At her recent weekly Silver Citizens Club meeting in the Culpeper County Library Jean Scott, of Rixeyville, rose from her chair to be recognized by the club for earning a prestigious conservation award the previous week.
She received the award for her role in the removal of the Monumental Mills dam on the Hazel River, a 47.8 mile tributary of the Rappahannock River. The dam’s removal in October returns the river to a pre-European settlement flow pattern.
“You know we haven’t treated this wonderful planet very well at times,” said Scott. “It was my goal to return something special back to the world. The Hazel River now flows freely and the fish and wildlife now have greater freedom of movement.”
In February, Scott was presented a polished walnut plaque from the Virginia Chapter of the American Fisheries Society, at its annual meeting held at Washington and Lee University in Lexington, Virginia. The plaque states, “Natural Resource Conservationist Award 2017” with an inscription that reads, “For outstanding contributions to the conservation of Virginia’s aquatic resources.”
“It was such an honor and it was a very informative symposium. I learned a great deal. As many of you know I’m a proud member of the Green Party so the environment is very important to me. Personally, it comes down to giving something back to our natural world—to a river I’ve grown to love and to the fish who really deserve better from all of us,” said Scott, as she spoke about the honor. “We overfish the Chesapeake and often pollute our great rivers. We take so much from the natural world. Now in my late 80s it seemed like the right time to do the fish a favor and give them greater freedom to spawn. It took a little while to finally remove the Monumental Mills dam. It has been a barrier for fish for over a century.”
Scott received the honor for deeding her property that bordered the dam and for her willingness to permit its removal. The Monumental Mills dam was located largely on her property that borders a bend in the Hazel River. The dam was officially removed with a U.S. Fish and Wildlife Service funded grant and Scott’s deed.
The Virginia Department of Game and Inland Fisheries construction crews removed three-fourths of the stone dam leaving just one side of the dam’s base structure in place.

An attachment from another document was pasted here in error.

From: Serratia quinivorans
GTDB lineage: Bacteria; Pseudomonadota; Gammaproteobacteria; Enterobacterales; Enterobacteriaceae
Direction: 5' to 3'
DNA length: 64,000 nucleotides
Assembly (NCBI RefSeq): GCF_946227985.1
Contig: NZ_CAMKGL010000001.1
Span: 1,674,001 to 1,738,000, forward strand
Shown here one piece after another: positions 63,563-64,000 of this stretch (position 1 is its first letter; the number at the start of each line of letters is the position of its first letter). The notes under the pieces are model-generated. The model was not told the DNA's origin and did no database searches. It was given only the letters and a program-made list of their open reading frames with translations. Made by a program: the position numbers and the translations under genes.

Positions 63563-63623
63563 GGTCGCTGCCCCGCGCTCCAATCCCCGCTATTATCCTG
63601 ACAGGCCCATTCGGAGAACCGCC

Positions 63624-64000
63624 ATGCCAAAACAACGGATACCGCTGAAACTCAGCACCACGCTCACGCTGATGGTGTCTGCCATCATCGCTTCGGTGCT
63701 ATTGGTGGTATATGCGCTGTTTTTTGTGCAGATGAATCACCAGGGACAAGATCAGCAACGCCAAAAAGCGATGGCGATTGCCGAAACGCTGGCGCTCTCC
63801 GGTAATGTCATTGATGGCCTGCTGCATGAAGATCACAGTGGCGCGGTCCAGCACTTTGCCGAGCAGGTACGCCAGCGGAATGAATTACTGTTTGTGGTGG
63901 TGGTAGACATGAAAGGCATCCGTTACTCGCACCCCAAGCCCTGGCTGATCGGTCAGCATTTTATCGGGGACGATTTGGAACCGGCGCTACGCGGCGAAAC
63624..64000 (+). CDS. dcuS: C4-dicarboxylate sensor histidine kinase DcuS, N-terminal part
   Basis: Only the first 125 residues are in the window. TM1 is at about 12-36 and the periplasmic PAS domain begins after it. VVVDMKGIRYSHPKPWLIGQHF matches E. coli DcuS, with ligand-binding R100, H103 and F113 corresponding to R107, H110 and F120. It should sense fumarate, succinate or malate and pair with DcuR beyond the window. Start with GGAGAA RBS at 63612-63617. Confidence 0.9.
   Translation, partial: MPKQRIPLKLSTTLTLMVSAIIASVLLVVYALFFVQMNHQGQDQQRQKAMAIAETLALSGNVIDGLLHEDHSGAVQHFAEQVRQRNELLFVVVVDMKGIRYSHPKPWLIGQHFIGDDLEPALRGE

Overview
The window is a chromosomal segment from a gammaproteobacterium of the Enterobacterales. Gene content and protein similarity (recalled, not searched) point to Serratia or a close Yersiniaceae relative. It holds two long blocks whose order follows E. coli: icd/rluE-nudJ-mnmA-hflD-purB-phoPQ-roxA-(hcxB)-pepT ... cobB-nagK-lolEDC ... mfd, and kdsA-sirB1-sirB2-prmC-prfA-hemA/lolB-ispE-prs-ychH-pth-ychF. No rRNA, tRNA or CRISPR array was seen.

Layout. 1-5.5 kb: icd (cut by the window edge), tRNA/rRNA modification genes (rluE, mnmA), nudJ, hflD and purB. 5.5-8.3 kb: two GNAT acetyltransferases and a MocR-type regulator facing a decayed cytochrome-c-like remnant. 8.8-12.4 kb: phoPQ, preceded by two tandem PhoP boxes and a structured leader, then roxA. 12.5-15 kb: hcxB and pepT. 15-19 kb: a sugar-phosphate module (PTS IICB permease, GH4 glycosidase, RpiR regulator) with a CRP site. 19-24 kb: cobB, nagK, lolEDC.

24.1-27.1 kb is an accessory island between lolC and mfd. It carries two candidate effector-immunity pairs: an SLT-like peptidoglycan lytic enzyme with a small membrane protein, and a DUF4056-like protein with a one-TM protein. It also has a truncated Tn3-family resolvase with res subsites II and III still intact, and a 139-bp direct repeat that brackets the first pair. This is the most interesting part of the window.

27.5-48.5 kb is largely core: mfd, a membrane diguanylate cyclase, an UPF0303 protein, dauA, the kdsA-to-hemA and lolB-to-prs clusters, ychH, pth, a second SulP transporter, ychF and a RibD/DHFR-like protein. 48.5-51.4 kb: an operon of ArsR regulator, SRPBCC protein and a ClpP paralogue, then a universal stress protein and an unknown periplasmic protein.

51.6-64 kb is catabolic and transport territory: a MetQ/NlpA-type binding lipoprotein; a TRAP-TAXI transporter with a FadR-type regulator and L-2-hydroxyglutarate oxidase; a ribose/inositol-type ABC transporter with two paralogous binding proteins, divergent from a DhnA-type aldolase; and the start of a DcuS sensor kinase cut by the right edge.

The removal of the dam restores the river to roughly its original flow pattern. It will also become a less contentious bend in the river for fishermen, canoeists and hikers, according to Scott.
In 2012 the Game Department obtained permits to remove the dam but conflicts over property rights on one side the dam and river slowed the process of removal. Over the last four years the landowner directly across the river, Ben Grace, directly questioned property rights to the section of the river frequently calling on local law enforcement to enforce trespassing claims against various canoeists and kayakers. Grace had contended that he owned the section of river that flows by his property by “right of a king’s grant,” according to Scott.
A sign that reads, “King’s Grant!” still hangs from the remnants of the dam on Grace’s side of the river along with a tattered American flag and lawn chair.
The removal of the dam last fall has allowed easier access for fish and recreational users.
“The Fish and Wildlife biologists have told me that the dam’s removal will improve habitat and spawning for smallmouth bass and allow for (freshwater spawning ocean fish) such as shad and herring to gain more spawning ground as they travel upstream from the Rappahannock River,” said Scott. “My late husband John Scott and I enjoyed and appreciated fish and wildlife—he was an avid fisherman and hunter. We chose this property originally because we enjoyed the natural beauty of this land. Knowing that I wasn’t getting any younger I thought about how I could leave this world a better place and give back to the river.”
The award personified a heartfelt recognition for one woman’s dream to give back to nature. Scott’s motivation was threefold: the future of a river, its wildlife and future generations of outdoor enthusiasts. Over her lifetime Scott has treasured the time she spent outside fishing, horseback riding, camping and hiking with her family.
Like many seasoned anglers she began to care deeply about the beautiful array of fish she once caught along the Hazel River. She still enjoys frequent walks along the riverside.
The former dam stood as a mute witness to an ever changing river and history. In the 1800s the dam transformed from grist mill to a small electric plant in the 1920s that produced enough electricity at one time to power sections of Culpeper County, according to historic accounts.
The twists and turns of man were never quite as rich and complex as the river’s journey through time.
“There have been many floods over the years that have diverted and realigned the river,” explained Scott. “The large pond behind my home was once created by the river, so was the dry stream bed nearby. It’s always evolving.”
There is a freedom in an untamed river that appeals to the soul of one who takes the time to see it.
Marshall Conner is a contributor to the Culpeper Times. You may reach him at email@example.com